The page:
As I said, this year, the year 2022, was a great year for larkspur. I’d often see the tall flowering stalk rise over 6 feet in alpine meadows. Seedpod and seed production was prolific. The broad flowering heads often would have a cluster of 5 massive native bumblebees on it (apparently immune to the toxins). Our cattle would pick their way through meadows thick with tall native grasses, Senecio (we often mistakenly call it goldenrod because of it’s similarity to it), and hundreds of other native plants including the great Delphinium.
In one particular meadow this summer, Linnaea, Brittany, Josh and I let the cattle spread out over a beautiful basin below Iron Mountain. Last year, we had a pack of wolves living in and around the meadow for part of the summer, and we weren’t as lax as we were this year. But we had no sign of the ‘big dogs,’ and we had our own border collies as alarm bells if the big ones came, and we humans spread out a wide perimeter over about a 200 acre piece of aspen glade and thick meadow for about 3 hours.
The beeves loved it. Over 400 head spread out and just grazed with abandon, as we grazed from our saddlebags and caught much-needed siestas in the shade of the trembling foliage of the aspen trees.
During that break, the ‘why’ question came to mind once again about larkspur. I hadn’t noticed any of our beeves grazing it, yet it was lush, inviting, green, and tender…and huge.
It would be really easy to eat.
So I went out there and begin a random foray across those acres. First, I broke some stems and leaves. Was there an obvious off-putting scent? Did it smell like poison? Negative on both counts. Then, I carefully inspected every plant I could find. All around them (there were hundreds), our cattle were happily grazing. Some were laying in the shade. All seemed to be very content in the larkspur meadows.
Upon close inspection of literally hundreds of plants, I could not find one that had a bite out of it. Yet, all around each plant, nearly every other plant had some indication of light grazing.
Why didn’t they eat the larkspur? And why did our cattle used to eat it, but don’t any more?
First ventured and educated through observational guess: I don’t think they like larkspur. At all. I didn’t even see them sampling it, yet, they one hundred percent knew that it was not a good thing to graze. So they left it alone. Perhaps they could smell a toxic alkaloid that I couldn’t. Perhaps there’s a genetic code marker in bovines that recognizes that plant and says “do NOT eat that.”
Or perhaps, as our friend from Bozeman said a couple of weeks ago when we talked about the same thing regarding another plant and why cattle don’t graze it, ”God told them.”
I don’t know.
But I do know that they don’t eat it. Unless…
They have to.
Every time I have see larkspur eaten in meadows by cattle, everything else is gone. To the dirt. And to the demise of everything else that lives there. All the palatables are eaten. There’s just woody plants left…and larkspur.
So cow, creature of habit that she is, doesn’t want to leave the wet meadow. She has good short term memories here. There is no more top of the food chain predators that will hide and hunt them here (they have been for the most part extirpated by stockmen hunters a hundred years ago); and climbing up that hill to eat that dried out bunchgrass looks like a lot of work to a 1250 pound cow.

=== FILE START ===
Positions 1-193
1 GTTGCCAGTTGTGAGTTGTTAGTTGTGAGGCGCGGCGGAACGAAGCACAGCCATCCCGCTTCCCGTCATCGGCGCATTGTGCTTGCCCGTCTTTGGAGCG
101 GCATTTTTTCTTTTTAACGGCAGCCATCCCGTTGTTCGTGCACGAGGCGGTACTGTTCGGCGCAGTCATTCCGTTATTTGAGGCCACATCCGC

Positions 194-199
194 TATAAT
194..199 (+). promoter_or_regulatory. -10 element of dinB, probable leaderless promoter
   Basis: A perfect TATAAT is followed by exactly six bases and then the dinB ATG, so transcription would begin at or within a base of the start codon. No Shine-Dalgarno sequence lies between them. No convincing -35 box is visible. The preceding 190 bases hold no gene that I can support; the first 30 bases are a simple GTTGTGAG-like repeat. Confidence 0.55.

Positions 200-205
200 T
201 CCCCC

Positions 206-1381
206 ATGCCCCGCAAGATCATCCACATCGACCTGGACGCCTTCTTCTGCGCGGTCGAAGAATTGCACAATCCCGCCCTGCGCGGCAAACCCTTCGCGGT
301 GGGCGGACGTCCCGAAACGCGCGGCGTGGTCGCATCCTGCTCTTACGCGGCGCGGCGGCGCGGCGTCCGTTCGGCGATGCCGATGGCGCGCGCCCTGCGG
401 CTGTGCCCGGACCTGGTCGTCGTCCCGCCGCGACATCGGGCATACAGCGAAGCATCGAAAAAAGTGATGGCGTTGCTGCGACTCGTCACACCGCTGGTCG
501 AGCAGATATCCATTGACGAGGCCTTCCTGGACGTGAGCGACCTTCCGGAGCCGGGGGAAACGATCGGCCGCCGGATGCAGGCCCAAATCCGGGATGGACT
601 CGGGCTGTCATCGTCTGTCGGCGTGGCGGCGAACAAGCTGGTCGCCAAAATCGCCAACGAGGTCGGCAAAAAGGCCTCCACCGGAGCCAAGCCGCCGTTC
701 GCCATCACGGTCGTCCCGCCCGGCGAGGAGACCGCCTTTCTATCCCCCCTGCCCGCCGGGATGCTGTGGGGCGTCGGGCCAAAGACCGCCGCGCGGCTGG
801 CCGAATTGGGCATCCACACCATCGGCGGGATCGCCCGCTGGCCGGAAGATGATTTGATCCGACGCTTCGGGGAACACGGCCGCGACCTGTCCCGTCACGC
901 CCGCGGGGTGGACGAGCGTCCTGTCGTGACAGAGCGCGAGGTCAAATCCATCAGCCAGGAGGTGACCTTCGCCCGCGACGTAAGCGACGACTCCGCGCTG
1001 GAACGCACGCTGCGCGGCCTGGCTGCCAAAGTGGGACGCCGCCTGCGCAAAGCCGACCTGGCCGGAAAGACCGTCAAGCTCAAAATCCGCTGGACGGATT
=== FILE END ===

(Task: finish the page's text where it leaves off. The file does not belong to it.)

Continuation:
So, she opts for a bite. And after finding it fairly tender and edible, she takes another. And pretty soon, within 7 to 24 hours, the toxins take effect. Alkaloids slowly cause muscle coordination to fail and death often follows shortly thereafter.
We’ve never seen elk or deer stay in overgrazed creek bottoms. They simply move on to where they will find adequate food.
But cows will follow the two ‘Gs’, as we call them. The siren song of green and gravity are irresistible, and the large modern bovines will follow those predictably to a canyon, creek or river bottom. Their ancient ancestors were trained by predators to stay away from creeks, canyons and brush bottoms, as ambush by a toothy carnivore made them an easy meal.
But today’s ranch cow rarely worries about such things. Grizzlies are for the most part extinct from the western ranges. Wolves are infrequent visitors to most of the western grazing lands.
But predators were once prolific inhabitants, and when grazing herds grew, the predator population grew with them. And so the training of bison, elk, moose and deer and other users of creek bottoms was incessant. And creeks weren’t overgrazed.
And grazing of larkspur didn’t happen.
What made the change on our ranges? Thank that top of the food chain. In 2014 we lost more cattle that we could bear to wolves. In retrospect, Caryl and I are realizing that the wolves taught us a lesson: no longer could we just send our cattle out there without management.
We had to go with them.
Now, with our completely different take of management of our herd with what we coined as “inherding” our cattle are always moving, like the wild herds did before settlement. We now live with our cattle in remote cow camps for the entire summer, and keep them all in an intact herd, emulating the wild buffalo that ranged in these mountain grasslands before us. Instead of predators always keeping ungulates on the move, we do, on horseback. It means that our cattle gain weight better, and creeks regenerate successfully.
And the wolves no longer enjoy our beef—because of our non-confrontational human presence. But there is much more: aspens are returning, willows are colonizing and beavers bounce back. Songbirds make nests, and fish spawn in clean waters. Larkspur is ungrazed (I think those bumblebees are grateful!) And our cattle no longer perish because of it.
All because we keep them moving.
Happy trails to you all.